Stripped the naked of their clothing; either by taking their garment for a pledge, against the law, Exodus 22:26; or otherwise by robbing them of their rights, all other injuries being synecdochically comprehended under this.

Quest. How could he strip the naked?

Answ. He calls them naked, either,

1. Because they had but very few and mean clothes, such being oft called naked, as Deuteronomy 28:48; 1 Corinthians 14:11; James 2:15. Or,

2. From the effect, because though he did not find them naked, yet he made them so. The like phrases we have Isaiah 47:2, grind meal, i.e. by grinding corn make it meal; Amos 8:5, falsifying the deceitful balances, i.e. by falsifying making true balances deceitful. And so here, to strip the naked, is by stripping them to make them naked.

Verse 7

Surely thou hast been so hard-hearted as to deny a cup of cold water to those that needed and desired it. Water was ofttimes scarce and precious in those hot countries, and was appropriated to particular persons, without whose leave other persons might not take it.

To the weary, i.e. to him who by reason of hard labour or travel is weary and thirsty. So this word is used Proverbs 25:25.

From the hungry, to whom it was due by God’s law, Proverbs 3:27, which also was known to Job by the light of nature. Hereby he intimates the greatness of this sin of uncharitableness, by ranking it with heinous crimes; whereas Job (as he thought) esteemed it but a small fault, if any.

Verse 8

Heb. And, or but, the man of arm, or strength, or, power, to him was the earth, or the land. i.e. he had the firm possession or free enjoyment of it: which is meant either,

1. Of Job, of whom he speaks invidiously in the third person. The mighty man Job possessed, and enlarged, and enjoyed his estate without any compassion to the poor. Or rather,

2. Of other rich and potent men, who had the earth or land, either.

1. By Job’s judicial sentence, which was generally given in favour of the rich, and against the poor; or,

2. By Job’s kindness and courtesy. The rich were always welcome to him, his house was open to them, his land was before them, when the poor were driven away from his house and territories.

The honourable man dwelt in it; either by thy sentence or permission he had a peaceable and sure possession of it. He repeateth the same thing in other words.

Verse 9

Widows, whose helpless estate called for thy pity, Exodus 22:22; Deuteronomy 24:17,Deuteronomy 24:19.

Away empty; either by denying them that relief which their poverty required, or that right which their cause deserved; or by spoiling them of their goods, because thou knewest them to be unable to oppose thee, or to right themselves.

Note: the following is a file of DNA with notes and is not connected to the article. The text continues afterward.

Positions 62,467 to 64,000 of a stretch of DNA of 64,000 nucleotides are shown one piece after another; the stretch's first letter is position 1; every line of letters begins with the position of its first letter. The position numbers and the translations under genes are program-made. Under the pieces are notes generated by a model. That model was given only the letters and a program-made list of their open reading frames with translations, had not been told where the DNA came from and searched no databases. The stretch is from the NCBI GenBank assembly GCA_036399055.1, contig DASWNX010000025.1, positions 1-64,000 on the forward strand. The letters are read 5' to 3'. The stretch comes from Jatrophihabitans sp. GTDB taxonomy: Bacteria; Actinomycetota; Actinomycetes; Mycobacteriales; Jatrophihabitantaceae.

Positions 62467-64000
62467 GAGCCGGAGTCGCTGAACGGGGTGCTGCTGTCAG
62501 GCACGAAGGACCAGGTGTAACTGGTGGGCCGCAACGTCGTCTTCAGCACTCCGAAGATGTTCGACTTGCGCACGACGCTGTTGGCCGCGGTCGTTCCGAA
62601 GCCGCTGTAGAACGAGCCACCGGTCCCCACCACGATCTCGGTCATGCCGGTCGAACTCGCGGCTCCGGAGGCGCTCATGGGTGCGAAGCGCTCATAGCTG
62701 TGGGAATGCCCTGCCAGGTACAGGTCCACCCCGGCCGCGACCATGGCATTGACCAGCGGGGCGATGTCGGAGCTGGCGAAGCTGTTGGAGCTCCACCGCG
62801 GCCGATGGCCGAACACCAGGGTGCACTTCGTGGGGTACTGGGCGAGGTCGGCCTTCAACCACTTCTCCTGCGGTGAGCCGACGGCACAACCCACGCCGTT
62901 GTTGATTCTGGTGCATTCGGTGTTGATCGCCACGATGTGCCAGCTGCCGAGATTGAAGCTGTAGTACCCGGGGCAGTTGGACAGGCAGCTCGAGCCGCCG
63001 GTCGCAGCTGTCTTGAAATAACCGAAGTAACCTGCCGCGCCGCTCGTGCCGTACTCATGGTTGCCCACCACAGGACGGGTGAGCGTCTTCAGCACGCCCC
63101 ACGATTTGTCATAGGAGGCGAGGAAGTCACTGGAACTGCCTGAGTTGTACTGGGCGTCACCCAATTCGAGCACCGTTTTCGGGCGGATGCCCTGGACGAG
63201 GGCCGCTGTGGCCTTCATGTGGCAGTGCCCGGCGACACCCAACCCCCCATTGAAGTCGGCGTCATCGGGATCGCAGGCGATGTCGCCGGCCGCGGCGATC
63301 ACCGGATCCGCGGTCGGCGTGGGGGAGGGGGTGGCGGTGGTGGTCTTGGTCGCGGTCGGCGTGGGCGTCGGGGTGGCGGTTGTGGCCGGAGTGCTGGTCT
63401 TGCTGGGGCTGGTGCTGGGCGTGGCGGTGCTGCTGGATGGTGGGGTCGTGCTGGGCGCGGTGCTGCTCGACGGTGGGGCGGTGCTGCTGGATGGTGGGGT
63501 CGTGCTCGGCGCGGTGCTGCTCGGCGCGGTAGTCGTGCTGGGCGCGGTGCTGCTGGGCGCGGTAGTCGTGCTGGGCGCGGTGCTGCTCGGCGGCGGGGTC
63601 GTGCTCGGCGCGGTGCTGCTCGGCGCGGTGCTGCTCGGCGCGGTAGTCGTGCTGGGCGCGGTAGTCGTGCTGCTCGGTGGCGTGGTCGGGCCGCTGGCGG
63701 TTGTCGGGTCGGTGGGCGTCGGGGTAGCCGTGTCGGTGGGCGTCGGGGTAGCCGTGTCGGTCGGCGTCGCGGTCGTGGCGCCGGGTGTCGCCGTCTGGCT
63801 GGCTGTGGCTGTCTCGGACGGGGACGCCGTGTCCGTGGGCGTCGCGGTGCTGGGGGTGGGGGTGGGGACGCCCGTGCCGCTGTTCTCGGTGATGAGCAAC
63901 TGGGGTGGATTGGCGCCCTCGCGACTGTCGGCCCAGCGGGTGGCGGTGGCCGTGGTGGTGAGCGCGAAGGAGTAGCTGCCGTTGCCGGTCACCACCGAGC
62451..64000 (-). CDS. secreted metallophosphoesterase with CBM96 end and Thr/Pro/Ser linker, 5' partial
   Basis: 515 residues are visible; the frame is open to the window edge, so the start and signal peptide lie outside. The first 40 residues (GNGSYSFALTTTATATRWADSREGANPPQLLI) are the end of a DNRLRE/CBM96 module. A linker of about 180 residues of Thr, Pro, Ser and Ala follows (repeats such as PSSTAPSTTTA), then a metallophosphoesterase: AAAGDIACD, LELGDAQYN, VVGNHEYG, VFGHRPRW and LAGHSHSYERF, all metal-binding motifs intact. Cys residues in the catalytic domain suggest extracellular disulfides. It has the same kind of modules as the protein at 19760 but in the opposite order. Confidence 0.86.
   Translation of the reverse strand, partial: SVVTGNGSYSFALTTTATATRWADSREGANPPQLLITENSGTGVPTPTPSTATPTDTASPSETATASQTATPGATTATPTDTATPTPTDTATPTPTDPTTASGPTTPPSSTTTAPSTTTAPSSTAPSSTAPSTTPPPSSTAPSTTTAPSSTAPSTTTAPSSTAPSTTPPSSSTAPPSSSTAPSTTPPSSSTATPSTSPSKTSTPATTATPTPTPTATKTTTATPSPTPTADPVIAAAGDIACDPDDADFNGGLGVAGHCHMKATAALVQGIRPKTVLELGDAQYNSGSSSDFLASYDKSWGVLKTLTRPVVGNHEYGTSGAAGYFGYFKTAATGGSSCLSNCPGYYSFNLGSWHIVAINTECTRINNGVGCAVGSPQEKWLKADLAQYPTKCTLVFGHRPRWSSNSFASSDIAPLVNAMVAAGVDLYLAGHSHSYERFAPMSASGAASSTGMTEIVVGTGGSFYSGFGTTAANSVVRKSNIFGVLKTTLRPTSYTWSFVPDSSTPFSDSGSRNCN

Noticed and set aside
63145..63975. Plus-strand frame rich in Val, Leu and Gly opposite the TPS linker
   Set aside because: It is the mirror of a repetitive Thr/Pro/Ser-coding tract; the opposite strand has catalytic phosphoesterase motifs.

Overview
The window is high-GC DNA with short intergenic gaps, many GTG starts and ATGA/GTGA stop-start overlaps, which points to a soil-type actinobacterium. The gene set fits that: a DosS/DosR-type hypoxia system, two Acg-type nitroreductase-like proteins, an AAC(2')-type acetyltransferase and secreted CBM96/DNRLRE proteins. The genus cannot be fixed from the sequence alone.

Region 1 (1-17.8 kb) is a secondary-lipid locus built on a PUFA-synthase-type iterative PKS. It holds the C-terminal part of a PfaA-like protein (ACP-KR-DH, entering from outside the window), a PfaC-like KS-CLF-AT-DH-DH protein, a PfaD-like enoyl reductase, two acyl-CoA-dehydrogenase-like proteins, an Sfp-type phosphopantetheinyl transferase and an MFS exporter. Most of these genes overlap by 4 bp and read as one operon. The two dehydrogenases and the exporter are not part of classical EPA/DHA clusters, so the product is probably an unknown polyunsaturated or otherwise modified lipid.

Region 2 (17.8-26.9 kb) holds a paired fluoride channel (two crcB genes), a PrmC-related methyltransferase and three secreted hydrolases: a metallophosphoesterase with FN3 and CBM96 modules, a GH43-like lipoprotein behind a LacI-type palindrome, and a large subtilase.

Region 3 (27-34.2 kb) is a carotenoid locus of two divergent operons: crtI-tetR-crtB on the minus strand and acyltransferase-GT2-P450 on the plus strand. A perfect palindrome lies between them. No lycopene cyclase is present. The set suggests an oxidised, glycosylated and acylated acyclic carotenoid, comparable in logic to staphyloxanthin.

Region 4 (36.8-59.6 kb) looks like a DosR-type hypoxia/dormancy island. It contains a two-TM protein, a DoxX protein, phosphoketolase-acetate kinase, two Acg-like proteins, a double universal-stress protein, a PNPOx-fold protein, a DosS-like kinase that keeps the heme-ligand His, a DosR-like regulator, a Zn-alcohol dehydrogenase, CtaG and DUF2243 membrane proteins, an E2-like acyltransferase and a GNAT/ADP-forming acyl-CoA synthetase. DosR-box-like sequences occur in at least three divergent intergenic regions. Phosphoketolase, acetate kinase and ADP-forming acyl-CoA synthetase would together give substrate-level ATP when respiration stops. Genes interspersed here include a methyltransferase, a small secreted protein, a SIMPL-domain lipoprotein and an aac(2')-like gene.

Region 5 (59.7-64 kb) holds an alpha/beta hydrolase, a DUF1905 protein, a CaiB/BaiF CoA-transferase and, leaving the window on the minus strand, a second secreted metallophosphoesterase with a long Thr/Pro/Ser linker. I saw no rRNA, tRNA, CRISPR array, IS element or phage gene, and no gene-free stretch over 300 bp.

The arms, i.e. all their supports, and comforts, and rights. A heinous sin, but falsely charged upon Job.

Verse 10

For these and the like crimes. The cause of thy ruin is not secret from God’s sovereign power, and unsearchable judgments, (as thou pretendest,) but plain and manifest, even thy own crying sins.

Snares are round about thee; thou art encompassed with dangers and calamities.

Sudden fear: beside thy present miseries, thou art tormented with the dread and expectation of further and sorer judgments.

Verse 11

Darkness; either,

1. A darkness and confusion of mind so great that thou canst not discern the true cause and use of all thy sufferings. Or,

2. Grievous calamities, which are oft called darkness, which are such that thou canst see no way nor possibility of escaping. Either thou art troubled with fear of further evils, as it is said, Job 21:10, or with the gross darkness of thy present state of misery.

Abundance of waters, i.e. plenty and variety of sore afflictions, which are frequently compared to waters, as Psalms 18:16; Psalms 66:12; Isaiah 43:2.

Verse 12

Is not God in the height of heaven? Surely he is; and from that high tower he looketh down upon men, Psalms 14:2, to behold, and govern, and recompense all their actions, whether good or bad. And therefore, O Job, thou art grossly mistaken, in thinking that all things in this lower world are managed by chance, and without any regard to justice, or to just men, and not by the wise and holy providence of God; for this is the genuine consequence of thy great principle, that good men suffer as deeply as any others, whilst the vilest of men are exalted and flourish.

Behold the height of the stars, how high they are; yet God is far higher than they, and from thence can easily spy all men and things here below; as the highest places afford the best prospects.